As (I think) the sole Protestant writer at the Orthosphere, I find myself in a bit of a tricky situation. On the one hand I don’t want to be unnecessarily provocative. On the other hand I blog mainly to teach important truths, especially to my son and other young people. And the most important type of truth is Christianity.

And teaching this truth often requires that I teach what is known as Protestant doctrine. (It’s actually biblical doctrine.) I’m not looking to pick a fight with Catholics and Eastern Orthodox. I’m just teaching. But sometimes non-Protestant commenters call my teaching heresy. Continue reading

More about the Proposed Christian Pact

In the post proposing the Pact, I wrote

The pact would start with members of the three varieties of Christianity affirming their right to disagree with one another, both in the sense of holding different convictions and of speaking publicly against the errors of the other parties.

This point needs clarification. Here are some situations I had in mind when writing these words: Continue reading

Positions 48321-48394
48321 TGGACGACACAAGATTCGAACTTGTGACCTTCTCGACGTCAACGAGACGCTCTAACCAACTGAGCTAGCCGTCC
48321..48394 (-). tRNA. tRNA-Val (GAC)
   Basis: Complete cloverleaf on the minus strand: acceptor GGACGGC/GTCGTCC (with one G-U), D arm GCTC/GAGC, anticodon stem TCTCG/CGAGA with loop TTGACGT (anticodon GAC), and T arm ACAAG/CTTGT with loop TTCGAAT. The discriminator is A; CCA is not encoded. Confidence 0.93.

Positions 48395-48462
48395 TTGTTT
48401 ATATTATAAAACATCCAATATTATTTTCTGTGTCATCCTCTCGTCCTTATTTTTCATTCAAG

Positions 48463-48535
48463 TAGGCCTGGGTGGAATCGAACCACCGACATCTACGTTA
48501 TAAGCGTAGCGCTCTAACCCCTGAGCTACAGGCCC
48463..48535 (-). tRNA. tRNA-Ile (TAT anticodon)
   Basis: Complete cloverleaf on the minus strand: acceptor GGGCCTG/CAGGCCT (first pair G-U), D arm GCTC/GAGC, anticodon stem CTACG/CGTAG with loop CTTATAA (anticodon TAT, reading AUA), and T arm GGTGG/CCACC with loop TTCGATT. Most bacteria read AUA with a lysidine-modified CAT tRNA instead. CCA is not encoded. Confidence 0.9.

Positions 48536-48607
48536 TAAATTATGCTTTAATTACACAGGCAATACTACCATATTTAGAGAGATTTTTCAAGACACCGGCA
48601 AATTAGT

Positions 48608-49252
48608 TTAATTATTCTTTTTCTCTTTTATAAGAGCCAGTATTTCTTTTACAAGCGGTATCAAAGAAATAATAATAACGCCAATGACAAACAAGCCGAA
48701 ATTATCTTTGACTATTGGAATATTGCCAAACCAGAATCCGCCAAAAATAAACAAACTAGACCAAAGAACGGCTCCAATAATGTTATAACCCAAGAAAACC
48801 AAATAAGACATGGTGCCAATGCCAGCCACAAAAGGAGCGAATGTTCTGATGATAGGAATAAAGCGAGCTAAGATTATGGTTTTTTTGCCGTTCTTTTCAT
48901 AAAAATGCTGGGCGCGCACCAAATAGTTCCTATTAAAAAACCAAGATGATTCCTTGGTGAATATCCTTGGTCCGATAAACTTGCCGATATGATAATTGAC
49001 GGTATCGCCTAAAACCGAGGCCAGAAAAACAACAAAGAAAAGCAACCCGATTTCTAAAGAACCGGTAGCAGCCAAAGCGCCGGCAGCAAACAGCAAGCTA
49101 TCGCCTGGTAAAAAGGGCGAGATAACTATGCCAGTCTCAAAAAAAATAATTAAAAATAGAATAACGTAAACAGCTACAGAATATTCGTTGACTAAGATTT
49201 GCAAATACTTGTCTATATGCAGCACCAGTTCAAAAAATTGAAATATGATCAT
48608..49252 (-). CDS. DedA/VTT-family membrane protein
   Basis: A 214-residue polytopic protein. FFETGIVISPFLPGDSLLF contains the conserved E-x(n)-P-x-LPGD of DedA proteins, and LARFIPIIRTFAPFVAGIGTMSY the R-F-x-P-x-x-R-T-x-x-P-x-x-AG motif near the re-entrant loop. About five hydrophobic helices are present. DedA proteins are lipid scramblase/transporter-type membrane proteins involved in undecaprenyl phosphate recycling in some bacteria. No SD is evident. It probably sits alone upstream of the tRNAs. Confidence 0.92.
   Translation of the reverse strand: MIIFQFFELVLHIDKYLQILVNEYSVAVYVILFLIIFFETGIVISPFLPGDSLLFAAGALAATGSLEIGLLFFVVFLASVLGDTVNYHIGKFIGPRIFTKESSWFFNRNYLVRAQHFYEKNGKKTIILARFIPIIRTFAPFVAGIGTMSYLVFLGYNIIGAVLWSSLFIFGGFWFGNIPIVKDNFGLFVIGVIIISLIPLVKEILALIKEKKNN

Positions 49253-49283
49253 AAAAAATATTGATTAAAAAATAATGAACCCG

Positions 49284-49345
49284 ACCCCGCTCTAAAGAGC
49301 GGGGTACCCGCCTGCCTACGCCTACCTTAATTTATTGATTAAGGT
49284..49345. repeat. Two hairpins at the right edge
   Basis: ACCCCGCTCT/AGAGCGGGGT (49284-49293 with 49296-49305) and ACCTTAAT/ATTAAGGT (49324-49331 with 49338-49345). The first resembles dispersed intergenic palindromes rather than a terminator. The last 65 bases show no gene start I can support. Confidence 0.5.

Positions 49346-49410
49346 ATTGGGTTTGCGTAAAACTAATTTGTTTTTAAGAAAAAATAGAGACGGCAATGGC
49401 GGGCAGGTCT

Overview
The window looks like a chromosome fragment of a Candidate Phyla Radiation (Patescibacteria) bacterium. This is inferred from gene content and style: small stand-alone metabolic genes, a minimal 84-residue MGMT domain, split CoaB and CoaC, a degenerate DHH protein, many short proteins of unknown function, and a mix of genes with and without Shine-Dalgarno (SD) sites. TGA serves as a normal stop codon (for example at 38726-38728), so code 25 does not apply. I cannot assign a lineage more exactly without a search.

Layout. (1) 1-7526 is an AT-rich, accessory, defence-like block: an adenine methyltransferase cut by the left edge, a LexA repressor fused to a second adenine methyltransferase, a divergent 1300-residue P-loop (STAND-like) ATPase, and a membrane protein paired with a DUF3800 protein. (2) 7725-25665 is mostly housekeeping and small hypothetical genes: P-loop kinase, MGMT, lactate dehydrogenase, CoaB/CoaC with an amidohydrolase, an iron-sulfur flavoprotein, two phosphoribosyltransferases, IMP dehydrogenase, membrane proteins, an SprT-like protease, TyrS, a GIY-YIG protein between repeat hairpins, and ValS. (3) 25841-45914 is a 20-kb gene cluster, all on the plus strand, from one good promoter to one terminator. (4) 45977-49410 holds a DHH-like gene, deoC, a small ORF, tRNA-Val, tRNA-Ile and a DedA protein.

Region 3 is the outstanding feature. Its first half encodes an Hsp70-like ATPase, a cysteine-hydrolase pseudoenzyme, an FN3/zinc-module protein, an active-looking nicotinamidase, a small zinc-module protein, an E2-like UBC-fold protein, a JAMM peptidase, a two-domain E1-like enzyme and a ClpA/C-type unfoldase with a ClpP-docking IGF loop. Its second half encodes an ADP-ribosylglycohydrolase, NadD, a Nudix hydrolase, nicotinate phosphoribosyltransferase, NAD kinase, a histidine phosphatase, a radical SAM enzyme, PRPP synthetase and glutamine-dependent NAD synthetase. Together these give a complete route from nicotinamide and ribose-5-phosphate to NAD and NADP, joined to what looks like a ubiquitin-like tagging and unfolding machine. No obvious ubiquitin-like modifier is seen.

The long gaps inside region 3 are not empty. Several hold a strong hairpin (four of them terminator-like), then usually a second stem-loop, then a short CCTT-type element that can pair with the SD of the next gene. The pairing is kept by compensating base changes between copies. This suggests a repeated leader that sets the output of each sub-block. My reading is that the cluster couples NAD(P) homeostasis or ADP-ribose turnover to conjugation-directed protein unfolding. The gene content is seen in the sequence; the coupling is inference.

A Pact between Factions of Christendom?

Protestants, Catholics and the Eastern Orthodox might regard each other as different religions (then again, they might not), but our enemies certainly don’t. For liberals, Moslems, homosexualists, feminists, radical environmentalists, et al, the three versions of Christianity are just slightly different flavors of the same poison. Or, to switch metaphors, our common enemies see Christians of all sorts as essentially the same pack of rats who deserve to be exterminated. Continue reading

How much do you want a Christian revival in the West? What would count as one?

While the situation of Christianity in The West is dire, whichever way you look at it, there are places in Africa, Asia (especially China) and in some Arabian countries where Christianity is growing fast and Christians are active, devout, energetic – to the point that the numerical decline of The West is approximately balanced by expansion elsewhere.